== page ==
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State quarantine laws to protect public health carry ‘real power’

With new confirmed cases of coronavirus reported every day in Washington state, and health officials now recommending the avoidance of large gatherings, can the government order us into quarantine?

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KIRO Radio’s Dave Ross asked former Washington State Attorney General Rob McKenna about the power of state or federal governments and the CDC in these situations.

“In my research, it really stuck me that real power lies with state governments because state governments and local governments have the primary authority to protect public health,” McKenna said.

The law grants state government, and by extension, local health officers, the ability to take any steps necessary to prevent the spread of diseases, according to McKenna.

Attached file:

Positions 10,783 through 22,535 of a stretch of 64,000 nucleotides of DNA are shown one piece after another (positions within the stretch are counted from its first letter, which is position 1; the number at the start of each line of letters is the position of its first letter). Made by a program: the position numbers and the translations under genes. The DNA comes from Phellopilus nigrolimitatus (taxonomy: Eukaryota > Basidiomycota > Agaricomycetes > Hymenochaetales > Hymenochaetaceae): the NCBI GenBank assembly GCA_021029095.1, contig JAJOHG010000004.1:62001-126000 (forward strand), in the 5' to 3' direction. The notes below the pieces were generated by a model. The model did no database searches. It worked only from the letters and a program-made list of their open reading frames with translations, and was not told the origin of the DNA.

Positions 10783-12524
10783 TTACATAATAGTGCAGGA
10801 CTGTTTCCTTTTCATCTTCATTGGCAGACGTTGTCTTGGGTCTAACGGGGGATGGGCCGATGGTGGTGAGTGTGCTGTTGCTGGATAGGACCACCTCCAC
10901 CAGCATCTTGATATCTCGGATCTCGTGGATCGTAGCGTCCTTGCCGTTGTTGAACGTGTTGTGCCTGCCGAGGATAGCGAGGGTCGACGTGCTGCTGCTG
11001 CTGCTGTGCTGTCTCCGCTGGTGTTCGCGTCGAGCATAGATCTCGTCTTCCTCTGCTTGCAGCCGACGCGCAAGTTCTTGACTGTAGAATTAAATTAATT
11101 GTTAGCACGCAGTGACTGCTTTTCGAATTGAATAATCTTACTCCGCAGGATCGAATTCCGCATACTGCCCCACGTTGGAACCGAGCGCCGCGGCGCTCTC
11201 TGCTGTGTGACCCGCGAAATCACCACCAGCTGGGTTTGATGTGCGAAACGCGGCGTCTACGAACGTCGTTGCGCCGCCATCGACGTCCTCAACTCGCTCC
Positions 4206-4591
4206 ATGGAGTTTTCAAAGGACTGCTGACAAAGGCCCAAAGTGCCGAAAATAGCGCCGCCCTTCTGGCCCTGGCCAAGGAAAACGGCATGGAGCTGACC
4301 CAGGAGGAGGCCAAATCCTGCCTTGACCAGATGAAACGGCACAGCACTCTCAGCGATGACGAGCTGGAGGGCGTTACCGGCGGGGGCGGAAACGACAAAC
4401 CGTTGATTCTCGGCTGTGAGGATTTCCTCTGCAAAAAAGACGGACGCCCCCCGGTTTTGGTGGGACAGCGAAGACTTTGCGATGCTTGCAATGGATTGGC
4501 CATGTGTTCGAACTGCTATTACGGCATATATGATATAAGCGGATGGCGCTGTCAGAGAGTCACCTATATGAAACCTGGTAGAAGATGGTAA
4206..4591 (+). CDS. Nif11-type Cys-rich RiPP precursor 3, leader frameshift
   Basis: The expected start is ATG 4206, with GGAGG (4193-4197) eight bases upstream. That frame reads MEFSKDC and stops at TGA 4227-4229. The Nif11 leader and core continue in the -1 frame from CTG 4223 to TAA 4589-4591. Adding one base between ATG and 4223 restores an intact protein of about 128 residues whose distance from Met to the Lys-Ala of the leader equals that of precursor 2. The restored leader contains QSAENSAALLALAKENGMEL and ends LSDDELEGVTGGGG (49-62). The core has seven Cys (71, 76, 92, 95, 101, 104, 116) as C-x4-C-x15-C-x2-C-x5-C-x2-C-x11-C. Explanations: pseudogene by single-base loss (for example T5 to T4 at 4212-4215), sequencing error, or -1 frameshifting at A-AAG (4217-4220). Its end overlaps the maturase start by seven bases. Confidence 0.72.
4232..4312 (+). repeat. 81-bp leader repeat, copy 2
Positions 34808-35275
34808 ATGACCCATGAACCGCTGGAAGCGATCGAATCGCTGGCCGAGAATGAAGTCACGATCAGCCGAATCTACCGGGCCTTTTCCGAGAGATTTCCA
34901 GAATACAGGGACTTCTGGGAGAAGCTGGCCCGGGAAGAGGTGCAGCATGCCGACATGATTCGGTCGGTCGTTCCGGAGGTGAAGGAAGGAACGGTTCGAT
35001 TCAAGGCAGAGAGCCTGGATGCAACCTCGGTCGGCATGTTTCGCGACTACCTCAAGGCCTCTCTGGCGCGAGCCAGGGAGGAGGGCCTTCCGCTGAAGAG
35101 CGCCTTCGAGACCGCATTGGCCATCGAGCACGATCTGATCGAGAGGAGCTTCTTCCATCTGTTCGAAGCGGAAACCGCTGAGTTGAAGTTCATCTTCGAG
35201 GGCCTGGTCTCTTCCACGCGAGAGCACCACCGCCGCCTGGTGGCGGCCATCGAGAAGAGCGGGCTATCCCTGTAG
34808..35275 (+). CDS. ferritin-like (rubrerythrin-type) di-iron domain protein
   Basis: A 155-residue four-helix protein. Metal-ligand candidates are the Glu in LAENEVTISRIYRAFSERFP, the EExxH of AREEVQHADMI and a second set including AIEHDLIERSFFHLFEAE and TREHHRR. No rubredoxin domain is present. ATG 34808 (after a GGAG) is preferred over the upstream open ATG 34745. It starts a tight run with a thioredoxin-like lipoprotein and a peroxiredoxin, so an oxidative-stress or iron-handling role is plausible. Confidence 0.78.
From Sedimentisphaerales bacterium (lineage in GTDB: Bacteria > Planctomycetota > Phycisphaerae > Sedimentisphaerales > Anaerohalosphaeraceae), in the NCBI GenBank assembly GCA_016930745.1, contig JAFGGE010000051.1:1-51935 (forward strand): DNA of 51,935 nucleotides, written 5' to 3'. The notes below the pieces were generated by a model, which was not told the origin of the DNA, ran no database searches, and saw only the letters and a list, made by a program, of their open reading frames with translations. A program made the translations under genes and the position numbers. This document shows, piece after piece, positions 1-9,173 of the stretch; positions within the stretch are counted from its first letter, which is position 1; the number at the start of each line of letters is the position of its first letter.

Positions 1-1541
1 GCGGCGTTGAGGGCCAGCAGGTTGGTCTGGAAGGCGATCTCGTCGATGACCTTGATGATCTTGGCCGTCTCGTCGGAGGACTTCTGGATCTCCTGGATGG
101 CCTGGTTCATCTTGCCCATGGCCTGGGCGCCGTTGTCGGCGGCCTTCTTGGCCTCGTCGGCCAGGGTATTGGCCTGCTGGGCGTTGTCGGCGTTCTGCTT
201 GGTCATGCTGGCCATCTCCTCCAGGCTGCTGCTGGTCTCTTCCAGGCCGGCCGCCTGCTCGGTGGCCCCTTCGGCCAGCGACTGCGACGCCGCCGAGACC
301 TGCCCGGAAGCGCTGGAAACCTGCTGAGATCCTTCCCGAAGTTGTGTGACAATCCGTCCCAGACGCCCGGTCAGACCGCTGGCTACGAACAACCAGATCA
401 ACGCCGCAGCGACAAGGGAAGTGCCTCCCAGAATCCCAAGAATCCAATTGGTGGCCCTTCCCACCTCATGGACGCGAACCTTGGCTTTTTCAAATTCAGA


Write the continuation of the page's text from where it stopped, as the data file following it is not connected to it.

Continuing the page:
“The quarantine laws that I’ve been researching at the state level are pretty sweeping, and I think that public gatherings could be prohibited of a certain size or any size if the state government decides that’s necessary,” McKenna said.

This means the government could stop conventions, theatrical performances, and other large events.

Quarantine, McKenna defined, is the limitation of people’s movements when they’ve been exposed, where isolation is when someone has been diagnosed as being ill and may have additional restrictions placed on them to keep them isolated from others.

The decision to quarantine or cancel events should be based on objective data, McKenna said. Past cases have shown that when used for discriminatory purposes or inappropriate reasons, quarantines could be struck down, but if it’s legitimate and based on information, it will be upheld.

“If they made the decision in good faith and they can provide evidence [that supports] their reasoning, it’ll be upheld in both terms of quarantine and isolation,” he said.

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Ross recognized that the shoppers buying out toilet paper and frozen foods may have good reason, as an imposed quarantine could force us all to stay home and avoid crowded stores.

“People are worried,” McKenna said. “And we’re seeing that effect we see when there’s an emergency that people stock up.”

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